To The Editor,
Much of the rhetoric surrounding the current work stoppage by 45,000 Verizon workers has repeatedly stressed that the company’s proposals would push its unionized workforce out of the middle class. However, this rhetoric is not consistent with reality. Verizon is proposing modest changes that would still ensure an employee pay and benefits package near the top of those offered by comparable companies. For example, Verizon is asking its unionized workforce to make the same contributions to their health care premiums that the company’s 135,000 non-union employees already make – as little as $1,380 a year for family coverage.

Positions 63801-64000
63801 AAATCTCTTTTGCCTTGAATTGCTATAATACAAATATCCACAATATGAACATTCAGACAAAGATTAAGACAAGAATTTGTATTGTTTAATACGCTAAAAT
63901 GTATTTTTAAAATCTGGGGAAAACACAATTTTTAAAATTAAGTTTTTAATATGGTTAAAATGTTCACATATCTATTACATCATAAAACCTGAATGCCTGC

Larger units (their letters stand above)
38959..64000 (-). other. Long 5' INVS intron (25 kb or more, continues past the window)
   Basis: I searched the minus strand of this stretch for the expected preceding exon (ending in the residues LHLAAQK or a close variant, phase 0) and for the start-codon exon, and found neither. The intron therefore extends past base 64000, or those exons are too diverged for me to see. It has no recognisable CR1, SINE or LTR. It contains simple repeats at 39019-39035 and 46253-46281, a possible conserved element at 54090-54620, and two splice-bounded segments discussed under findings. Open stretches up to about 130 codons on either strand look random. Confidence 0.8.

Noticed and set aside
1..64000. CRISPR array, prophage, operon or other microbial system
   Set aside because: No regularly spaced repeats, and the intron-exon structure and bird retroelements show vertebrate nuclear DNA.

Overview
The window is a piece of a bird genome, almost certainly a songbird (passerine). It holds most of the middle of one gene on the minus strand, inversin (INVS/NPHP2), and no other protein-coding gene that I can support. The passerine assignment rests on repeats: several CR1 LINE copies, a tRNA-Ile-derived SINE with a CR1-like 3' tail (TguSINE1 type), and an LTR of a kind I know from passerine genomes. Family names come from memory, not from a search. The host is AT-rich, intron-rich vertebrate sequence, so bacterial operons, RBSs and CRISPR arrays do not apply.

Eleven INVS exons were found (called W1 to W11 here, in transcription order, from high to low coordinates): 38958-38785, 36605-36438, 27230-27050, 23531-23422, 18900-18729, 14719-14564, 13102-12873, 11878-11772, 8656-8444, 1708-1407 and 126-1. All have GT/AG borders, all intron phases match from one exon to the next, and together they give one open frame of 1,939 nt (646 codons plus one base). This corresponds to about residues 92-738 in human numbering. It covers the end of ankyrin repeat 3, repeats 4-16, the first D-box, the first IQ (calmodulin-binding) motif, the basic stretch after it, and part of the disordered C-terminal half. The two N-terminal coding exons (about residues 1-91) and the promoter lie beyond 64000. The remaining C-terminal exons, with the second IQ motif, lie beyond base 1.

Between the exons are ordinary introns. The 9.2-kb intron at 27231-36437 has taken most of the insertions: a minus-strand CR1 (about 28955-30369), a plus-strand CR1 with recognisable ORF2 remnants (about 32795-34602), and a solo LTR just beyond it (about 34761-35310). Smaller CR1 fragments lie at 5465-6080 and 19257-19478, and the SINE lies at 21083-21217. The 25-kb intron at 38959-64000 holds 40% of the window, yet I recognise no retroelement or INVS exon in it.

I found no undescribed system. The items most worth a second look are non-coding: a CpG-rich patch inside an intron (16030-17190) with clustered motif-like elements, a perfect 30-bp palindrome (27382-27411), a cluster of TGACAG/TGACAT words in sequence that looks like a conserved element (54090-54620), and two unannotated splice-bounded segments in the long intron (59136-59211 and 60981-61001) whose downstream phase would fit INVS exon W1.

These changes are necessary to help keep Verizon’s wireline business competitive. Since 2003, the company’s traditional landline phone service has shrunk from more than 55 million connections to just under 25 million. Yet many aspects of the current union contract were written in the rotary phone era. But if the unions recognize these realities and work with the company to help make meaningful changes to its cost structure, the wireline business can become a growing successful business once again. And a successful business is the best form of job security.
Verizon’s union workers are worried about preserving their middle-class status. With technician salaries averaging $91,000 including overtime in the New York metro area and $54,000 in combined benefits, these are some of the best middle class jobs out there. Verizon’s proposal ensures that they will remain just that.
Manager, Media Relations – Verizon Communications